BACKGROUND: We have derived a panel of p53-null prostatic "basal" and "luminal" epithelial cell lines and their ras transformed counterparts to study stromal/epithelial interactions and the properties of tumors arising from "basal" and "luminal" cells. METHODS: Previously derived normal murine prostatic "basal" epithelial (PE-B-1) and "luminal" epithelial (PE-L-1) cell lines were transformed with N-Ras. These lines and a spontaneously transformed "luminal" cell line were inoculated subcutaneously or orthotopically into athymic mice, alone or in combination with normal prostatic smooth muscle cells (SMC). RESULTS: All transformed lines formed subcutaneous tumors. SMC significantly enhanced the growth rate of the tumors arising from the "basal" and one of the "luminal" cell lines. The transformed "basal" line gave rise to tumors expressing both "basal" and "luminal" cytokeratins. CONCLUSIONS: Prostatic SMC promote the growth of transformed epithelial cells, suggesting that prostatic stroma may promote tumor development. Furthermore, transformed "basal" cells give rise to tumors containing "luminal" cells, suggesting that although most human tumors have a "luminal" phenotype, they may originate from transformed "basal" cells. Copyright 2002 Wiley-Liss, Inc.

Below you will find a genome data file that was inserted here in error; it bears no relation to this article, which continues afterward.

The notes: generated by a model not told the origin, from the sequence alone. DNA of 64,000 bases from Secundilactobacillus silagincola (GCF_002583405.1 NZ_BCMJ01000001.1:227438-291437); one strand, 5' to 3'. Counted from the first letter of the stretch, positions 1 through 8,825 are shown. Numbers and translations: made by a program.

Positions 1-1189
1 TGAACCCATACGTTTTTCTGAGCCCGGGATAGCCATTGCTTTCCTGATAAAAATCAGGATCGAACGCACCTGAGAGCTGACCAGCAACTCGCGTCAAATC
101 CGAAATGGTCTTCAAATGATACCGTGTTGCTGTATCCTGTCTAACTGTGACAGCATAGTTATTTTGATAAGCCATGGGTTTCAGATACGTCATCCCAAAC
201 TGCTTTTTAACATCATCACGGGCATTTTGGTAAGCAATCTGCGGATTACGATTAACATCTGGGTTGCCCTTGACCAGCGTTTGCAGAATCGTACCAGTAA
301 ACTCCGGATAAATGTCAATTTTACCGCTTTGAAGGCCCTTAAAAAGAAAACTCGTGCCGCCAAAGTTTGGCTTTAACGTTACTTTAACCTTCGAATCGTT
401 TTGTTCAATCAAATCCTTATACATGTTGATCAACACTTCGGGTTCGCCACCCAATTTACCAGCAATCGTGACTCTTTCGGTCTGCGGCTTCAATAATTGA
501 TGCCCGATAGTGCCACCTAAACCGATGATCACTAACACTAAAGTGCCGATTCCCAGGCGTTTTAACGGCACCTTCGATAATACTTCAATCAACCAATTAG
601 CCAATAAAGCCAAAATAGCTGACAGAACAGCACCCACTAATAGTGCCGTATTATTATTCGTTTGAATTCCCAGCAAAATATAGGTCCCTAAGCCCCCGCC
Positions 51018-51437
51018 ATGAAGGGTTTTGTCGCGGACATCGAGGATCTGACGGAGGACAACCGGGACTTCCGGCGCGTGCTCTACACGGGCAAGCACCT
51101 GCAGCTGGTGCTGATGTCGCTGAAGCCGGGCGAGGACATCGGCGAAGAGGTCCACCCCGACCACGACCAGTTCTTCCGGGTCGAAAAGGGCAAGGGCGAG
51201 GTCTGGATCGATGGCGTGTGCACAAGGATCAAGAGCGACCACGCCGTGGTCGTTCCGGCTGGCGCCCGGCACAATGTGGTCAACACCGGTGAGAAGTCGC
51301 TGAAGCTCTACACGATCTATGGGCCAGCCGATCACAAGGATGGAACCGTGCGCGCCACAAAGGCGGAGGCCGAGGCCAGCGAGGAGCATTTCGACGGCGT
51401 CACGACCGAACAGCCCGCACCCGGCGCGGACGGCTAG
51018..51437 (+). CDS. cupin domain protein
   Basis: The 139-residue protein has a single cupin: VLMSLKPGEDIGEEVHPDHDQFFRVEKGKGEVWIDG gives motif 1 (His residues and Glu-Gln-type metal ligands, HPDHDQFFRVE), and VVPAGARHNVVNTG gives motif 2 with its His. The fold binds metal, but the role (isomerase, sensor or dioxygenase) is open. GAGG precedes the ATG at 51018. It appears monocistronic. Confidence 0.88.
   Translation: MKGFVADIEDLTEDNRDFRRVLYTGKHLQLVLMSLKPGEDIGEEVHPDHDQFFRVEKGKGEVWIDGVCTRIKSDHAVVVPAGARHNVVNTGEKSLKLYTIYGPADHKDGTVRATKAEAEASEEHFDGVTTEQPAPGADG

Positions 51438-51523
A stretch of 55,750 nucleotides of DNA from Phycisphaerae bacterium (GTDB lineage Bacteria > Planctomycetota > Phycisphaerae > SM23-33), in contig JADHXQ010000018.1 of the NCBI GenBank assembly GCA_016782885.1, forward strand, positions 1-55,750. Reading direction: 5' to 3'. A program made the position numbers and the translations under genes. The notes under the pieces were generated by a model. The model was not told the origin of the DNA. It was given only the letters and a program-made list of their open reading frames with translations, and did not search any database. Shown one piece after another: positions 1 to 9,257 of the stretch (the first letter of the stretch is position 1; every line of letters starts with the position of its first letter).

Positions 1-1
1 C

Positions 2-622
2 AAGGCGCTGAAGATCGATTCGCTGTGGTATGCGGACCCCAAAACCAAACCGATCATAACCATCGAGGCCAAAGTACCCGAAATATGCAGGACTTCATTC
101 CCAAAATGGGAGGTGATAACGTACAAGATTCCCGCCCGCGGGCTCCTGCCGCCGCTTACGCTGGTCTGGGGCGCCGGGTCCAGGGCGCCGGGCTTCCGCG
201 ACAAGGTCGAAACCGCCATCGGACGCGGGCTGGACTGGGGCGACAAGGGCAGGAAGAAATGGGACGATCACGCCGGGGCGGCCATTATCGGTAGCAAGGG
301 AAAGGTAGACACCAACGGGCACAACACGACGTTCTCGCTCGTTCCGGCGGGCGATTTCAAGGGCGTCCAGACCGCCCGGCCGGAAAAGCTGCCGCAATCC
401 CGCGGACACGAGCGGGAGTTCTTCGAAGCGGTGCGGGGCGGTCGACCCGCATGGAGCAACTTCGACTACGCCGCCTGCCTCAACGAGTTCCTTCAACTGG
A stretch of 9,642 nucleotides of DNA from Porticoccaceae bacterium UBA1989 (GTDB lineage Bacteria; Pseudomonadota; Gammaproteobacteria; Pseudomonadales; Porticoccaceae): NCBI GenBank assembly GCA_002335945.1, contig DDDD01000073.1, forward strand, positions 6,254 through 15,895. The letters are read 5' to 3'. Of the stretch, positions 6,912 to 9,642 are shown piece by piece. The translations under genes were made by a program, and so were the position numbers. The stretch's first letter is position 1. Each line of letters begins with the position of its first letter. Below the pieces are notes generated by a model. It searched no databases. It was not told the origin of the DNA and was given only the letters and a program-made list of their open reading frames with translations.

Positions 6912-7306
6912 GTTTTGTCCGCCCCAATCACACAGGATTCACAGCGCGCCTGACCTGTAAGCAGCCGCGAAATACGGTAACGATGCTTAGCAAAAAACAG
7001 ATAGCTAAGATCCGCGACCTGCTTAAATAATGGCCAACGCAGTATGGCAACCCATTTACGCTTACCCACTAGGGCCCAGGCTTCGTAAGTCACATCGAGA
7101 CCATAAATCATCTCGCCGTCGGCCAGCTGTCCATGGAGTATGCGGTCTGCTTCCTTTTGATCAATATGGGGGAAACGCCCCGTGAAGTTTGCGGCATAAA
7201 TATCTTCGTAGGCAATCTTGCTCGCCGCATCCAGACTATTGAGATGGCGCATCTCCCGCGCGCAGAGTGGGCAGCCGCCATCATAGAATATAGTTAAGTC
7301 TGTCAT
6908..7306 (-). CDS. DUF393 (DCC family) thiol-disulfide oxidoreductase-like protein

UI - 11967956
AU - Suzuki H; Akakura K; Komiya A; Ueda T; Imamoto T; Furuya Y; Ichikawa T;
TI - Watanabe M; Shiraishi T; Ito H CAG polymorphic repeat lengths in androgen receptor gene among Japanese prostate cancer patients: potential predictor of prognosis after endocrine therapy.
SO - Prostate 2002 May 15;51(3):219-24
AD - Department of Urology, Graduate School of Medicine, Chiba University Hospital, 1-8-1 Inohana, Chuo-ku, Chiba 260-8670, Japan. firstname.lastname@example.org